The bill would add new restrictions on Dominion’s ability to pass along costs of transporting gas from the ACP to its Virginia-based power stations. That could reduce the potential revenues of a project whose costs have already ballooned in the face of fierce opposition from environmentalists and land owners.

Black Lung Clinics Call For Action But Top Regulator Plans No New Measures

Jan 29, 2019
An X-ray image of an Appalachian coal miner with black lung lesions.
Adelina Lancianese / NPR

In the wake of an NPR and PBS Frontline investigation into the surge in cases of black lung disease, a coalition of black lung clinics is calling for action to better protect coal miners from dust exposure.

Just like his grandfather and father before him, James Scyphers spent almost two decades mining coal in West Virginia.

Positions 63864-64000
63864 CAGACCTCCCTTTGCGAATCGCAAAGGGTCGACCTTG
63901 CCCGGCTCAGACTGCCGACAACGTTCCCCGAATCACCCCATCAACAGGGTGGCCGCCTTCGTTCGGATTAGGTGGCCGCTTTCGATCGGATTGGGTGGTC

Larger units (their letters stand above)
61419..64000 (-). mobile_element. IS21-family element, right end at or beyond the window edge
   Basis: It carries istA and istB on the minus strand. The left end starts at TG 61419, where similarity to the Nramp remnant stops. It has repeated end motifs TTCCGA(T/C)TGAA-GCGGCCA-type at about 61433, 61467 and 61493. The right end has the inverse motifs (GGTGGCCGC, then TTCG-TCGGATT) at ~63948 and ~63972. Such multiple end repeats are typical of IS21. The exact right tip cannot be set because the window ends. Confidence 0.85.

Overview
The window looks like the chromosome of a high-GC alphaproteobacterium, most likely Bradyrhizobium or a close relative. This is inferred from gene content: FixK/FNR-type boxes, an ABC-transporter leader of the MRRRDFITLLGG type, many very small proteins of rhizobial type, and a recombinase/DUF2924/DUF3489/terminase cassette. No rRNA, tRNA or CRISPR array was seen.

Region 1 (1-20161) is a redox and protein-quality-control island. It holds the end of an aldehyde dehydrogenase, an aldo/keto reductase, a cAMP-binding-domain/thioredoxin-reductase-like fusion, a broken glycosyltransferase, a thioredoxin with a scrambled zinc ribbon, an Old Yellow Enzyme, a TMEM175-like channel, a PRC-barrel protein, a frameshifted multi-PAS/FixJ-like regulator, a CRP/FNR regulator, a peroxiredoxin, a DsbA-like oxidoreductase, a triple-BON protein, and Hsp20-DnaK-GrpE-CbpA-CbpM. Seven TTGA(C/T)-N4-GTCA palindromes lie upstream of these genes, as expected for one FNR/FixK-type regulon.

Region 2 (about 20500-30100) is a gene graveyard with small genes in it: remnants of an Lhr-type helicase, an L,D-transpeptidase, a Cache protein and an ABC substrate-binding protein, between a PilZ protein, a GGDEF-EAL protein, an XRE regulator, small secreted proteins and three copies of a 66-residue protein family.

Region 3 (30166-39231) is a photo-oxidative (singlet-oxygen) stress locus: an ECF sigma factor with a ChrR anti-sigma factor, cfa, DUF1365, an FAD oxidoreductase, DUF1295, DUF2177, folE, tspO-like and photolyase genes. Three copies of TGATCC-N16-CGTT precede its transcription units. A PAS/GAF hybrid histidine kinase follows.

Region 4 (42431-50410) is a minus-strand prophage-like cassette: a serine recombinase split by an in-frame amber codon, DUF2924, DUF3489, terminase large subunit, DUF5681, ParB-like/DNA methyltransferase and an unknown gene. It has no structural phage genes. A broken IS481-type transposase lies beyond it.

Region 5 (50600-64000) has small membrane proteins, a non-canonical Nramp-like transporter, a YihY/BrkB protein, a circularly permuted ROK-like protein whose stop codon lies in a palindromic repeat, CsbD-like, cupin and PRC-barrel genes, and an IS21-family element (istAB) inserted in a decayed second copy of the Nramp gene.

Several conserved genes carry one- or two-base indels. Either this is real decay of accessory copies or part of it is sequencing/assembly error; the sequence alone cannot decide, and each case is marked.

"These were the best jobs in the area; we depended on 'em," he recalls.

Glynis Board / West Virginia Public Broacasting

Cyndi Kirkhart has some 26 thousand square feet of warehouse space at the Facing Hunger Food Bank in Huntington, West Virginia, where she is executive director. That sounds like a lot of space. But very little of it is cooler space.


Arbuckle Creek, Minden
Brittany Patterson, WVPB

Two years ago, residents of Minden, West Virginia, asked the Environmental Protection Agency (EPA) to do more testing and consider the town’s soil and water to be a health and environmental risk in need of another cleanup.

Last September, residents received the news that, after analyzing new data, the agency proposed listing Minden on the Superfund National Priorities List (NPL). A final determination was supposed to happen this spring, but the partial government shutdown has pushed that back.


West Virginia Morning
West Virginia Public Broadcasting

On this West Virginia Morning, West Virginia Public Broadcasting’s energy and environment reporter, Brittany Patterson, recently visited Summers County. She spoke with a family affected by natural gas pipelines built nearby. Pipeline supporters point to millions of dollars in economic benefits and thousands of jobs. But some residents living in the path of these projects have seen their way of life radically altered.